Monthly Archives: March 2012
Less than a week until a performance and I am fighting my anxiety. I am nervous about my endurance. Nervous about my injuries over the past few months. But more than anything nervous over my body and how it will be perceived.
This performance marks 4 years since I started taking belly dance lessons. My life was so different back then. I was in a long-distance marriage in addition to the legal marriage I am still in now. I had a girlfriend and was only barely flirting with Warrior. I was trying to please a Dom who lacked the consistency I really needed and craved. I was still recovering from being outed and I was in a job that was safe but utterly boring. I was feeling stuck in a pattern of my own fear, constantly focusing on what I seemed to lack especially when it came to having an outlet.
I realized not too long ago that I have been a dancer my entire life. Tap, ballet, figure skating, flamenco, ice dancing, the list goes on. When I went out clubbing I was proud to be one of the women to watch…and I used that power to urge otherwise neglected men onto the floor with me. Some of my favorite moments happened while dancing in a gay bar in Chicago during their salsa night. I was the only girl there who knew salsa and was a lifesaver for all the gay boys who only knew how to lead and not follow. Later that night I seduced one of the only straight men there and came while we danced on the floor. I’ve been involved in the arts in some way or another, but it is only in dancing that I feel like an artist.
Despite the hours that I work on my dancing, the fact that I can sustain a shimmy for 4 straight minutes and I continue to work on conditioning I am simply not what people expect to see of a belly dancer. my belly is lumpy and riddled with stretch marks. I am not lean and lithe like most dancers. I am curvy to an extreme. And while I have made significant progress toward accepting and loving my body, still the prospect of performing for an audience always puts a heavy dose of fear into me.
I have overheard people comment about my size, especially after fetish shows. Some negative and some positive. And for all the positive commentary I do receive, the negative sticks in my head even more. And as I put on my choli, bra and hip scarf I have to overcome those messages of “why the fuck do I want to see a bunch of fat notches dance?” that have become so internalized from a history of body issues.
I take some responsibility for allowing these messages to permeate but what bothers me is that people say them at all. Whether they hurt me or not is irrelevant. What bothers me is someone in the audience may overhear the comment and decide not to try out this form of expression (which is incredibly liberating and challenging for any gender or body type). What bothers me are the standards within the belly dance community that encourage us to cover our “less than perfect bellies” with mesh cover-ups. What bothers me is that message…from the shitty audience member or the belly focal queen who thinks she is preserving modesty in the community…is absolutely the wrong message.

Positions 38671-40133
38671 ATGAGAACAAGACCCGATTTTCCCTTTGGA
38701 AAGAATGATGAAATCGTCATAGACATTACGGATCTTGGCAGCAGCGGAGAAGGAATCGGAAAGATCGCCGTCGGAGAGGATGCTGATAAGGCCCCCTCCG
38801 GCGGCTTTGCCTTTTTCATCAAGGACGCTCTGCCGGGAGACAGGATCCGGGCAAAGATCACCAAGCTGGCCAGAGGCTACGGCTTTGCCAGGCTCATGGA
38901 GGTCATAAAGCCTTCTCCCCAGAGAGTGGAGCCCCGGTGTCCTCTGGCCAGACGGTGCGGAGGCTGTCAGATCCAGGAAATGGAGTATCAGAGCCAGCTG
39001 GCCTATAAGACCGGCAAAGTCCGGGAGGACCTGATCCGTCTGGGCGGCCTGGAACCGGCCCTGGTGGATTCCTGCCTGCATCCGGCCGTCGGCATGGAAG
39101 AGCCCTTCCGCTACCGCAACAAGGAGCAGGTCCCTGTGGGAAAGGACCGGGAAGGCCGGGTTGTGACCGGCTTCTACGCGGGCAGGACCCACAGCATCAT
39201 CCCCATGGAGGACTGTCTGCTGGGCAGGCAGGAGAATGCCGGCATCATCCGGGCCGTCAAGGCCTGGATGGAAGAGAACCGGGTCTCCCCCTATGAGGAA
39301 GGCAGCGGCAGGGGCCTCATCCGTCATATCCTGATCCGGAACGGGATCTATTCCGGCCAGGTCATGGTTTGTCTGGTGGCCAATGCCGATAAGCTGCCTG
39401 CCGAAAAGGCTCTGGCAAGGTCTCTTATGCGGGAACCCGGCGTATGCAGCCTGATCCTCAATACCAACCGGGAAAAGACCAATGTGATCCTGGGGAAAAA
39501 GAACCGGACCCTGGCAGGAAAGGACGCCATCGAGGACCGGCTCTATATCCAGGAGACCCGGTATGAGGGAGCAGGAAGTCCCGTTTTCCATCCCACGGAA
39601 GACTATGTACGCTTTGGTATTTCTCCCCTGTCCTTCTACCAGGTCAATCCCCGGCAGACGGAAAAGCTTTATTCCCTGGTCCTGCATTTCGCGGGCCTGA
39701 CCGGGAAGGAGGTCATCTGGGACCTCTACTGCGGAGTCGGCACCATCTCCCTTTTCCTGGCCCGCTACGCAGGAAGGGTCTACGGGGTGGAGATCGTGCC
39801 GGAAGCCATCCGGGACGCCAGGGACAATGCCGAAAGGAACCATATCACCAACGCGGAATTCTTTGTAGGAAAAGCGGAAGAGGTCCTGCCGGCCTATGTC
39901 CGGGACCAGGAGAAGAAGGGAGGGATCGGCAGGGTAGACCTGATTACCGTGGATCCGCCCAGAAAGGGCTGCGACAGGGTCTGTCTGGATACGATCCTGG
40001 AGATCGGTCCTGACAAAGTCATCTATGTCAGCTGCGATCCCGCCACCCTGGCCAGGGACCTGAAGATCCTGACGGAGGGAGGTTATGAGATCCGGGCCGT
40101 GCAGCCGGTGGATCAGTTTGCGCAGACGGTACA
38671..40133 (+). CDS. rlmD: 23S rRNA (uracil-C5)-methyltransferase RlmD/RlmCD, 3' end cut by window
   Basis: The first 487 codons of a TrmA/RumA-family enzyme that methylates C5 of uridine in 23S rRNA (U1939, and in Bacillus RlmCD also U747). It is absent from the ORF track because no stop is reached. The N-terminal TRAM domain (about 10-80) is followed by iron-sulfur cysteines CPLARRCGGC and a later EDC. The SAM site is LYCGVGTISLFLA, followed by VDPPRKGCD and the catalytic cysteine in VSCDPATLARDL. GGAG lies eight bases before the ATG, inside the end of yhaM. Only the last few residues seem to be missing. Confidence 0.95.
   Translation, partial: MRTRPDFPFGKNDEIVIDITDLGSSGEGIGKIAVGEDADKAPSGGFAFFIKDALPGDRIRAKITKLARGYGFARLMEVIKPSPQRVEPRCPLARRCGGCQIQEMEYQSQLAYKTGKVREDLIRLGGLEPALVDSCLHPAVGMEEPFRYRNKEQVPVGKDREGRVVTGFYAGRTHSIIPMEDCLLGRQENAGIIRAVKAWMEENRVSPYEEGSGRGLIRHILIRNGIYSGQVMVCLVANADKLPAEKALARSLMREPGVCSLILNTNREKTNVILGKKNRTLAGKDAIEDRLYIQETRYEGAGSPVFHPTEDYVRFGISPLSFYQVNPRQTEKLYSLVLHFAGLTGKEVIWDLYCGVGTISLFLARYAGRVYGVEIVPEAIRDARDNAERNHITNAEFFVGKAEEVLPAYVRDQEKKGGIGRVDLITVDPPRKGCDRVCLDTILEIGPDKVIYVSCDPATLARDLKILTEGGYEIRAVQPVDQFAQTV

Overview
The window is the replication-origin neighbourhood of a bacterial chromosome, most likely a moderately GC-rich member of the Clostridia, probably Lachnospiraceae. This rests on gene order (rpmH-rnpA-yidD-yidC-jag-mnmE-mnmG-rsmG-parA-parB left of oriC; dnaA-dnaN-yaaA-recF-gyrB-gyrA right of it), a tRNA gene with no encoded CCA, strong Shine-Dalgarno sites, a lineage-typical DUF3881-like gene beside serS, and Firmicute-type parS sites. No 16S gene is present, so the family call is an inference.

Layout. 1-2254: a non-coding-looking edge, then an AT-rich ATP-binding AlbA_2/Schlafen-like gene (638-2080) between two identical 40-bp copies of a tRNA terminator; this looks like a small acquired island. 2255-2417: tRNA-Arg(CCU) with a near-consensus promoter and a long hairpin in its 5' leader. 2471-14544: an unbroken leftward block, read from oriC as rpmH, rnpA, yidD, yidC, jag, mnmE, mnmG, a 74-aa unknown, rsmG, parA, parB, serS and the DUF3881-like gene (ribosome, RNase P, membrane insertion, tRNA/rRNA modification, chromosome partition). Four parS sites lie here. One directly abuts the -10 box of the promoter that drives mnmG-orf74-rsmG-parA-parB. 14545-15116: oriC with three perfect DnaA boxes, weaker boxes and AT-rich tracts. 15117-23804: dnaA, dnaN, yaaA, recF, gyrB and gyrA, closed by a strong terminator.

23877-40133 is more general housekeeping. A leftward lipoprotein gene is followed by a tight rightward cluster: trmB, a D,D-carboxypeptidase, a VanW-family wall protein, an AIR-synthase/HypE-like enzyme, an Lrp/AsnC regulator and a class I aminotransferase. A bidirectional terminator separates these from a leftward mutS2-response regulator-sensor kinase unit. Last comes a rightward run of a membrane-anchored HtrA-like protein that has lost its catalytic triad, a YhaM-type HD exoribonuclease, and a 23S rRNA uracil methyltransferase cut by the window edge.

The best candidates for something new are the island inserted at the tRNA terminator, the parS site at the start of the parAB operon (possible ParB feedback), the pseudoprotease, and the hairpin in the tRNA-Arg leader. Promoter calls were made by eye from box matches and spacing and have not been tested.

The message I prefer to send when I am dancing is full of joy in my craft, openness in my every moment, gratitude in sharing this space with others and a freedom of expression nothing else in life can ever offer me.
So here I am showing this body, saying it is okay for me to be a little bit nervous…but even better for me to be proud of all the amazing, snake-like movements I can execute…and to surprise even myself a little with the curve of my body and the freedom and power in my spirit.
The Denver community is in a tizzy this week. The founder and “un-organizer” of KinkforAll made some pretty divisive statements (as summarized in the Silence is Golden presentation from the “unconference”) about the BDSM community which ended in discouraging the locals involved in the community from attending the event. Much has been made of his statements, including by me on FetLife and elsewhere all over the internet such as Twitter, Google Groups, the Denver Westword not to mention the site of the un-organizer himself, MayMay (please for the love of god, please do not click on the link or else you will be subjected to a load of mostly irrelevant links with 47+ linking back to his own blog or spaces that he has some primary control of most of the content).
While I take issue with the un-organizer’s uncanny ability to stay just as un-organized in his writing, making it virtually impossible to discern what he actually believes from the gratuitous, self-serving nature of making links back to his own blog, thus driving up traffic and feeding a narcissistic tendency that is wholly evident from a simple reading on its face…I only briefly visit that issue in this post. That is my personal opinion of him based on my read of him. Granted I have never met him in person and despite his “invitation” for someone to meet him for coffee before he leaves the Denver area on Tuesday, I just can’t after going through being triggered by another outing scare.
See, what I find utterly offensive and reprehensible about this man is how this self-proclaimed, sex-positive advocate and sexual freedom fighter has the gall to link someone’s legal name to their FetLife profile, thus effectively outing them. Involuntarily outing someone doesn’t seem like the work of a sex-positive advocate. In fact, it seems much like what happened to me when conservative bloggers decided to do something similar.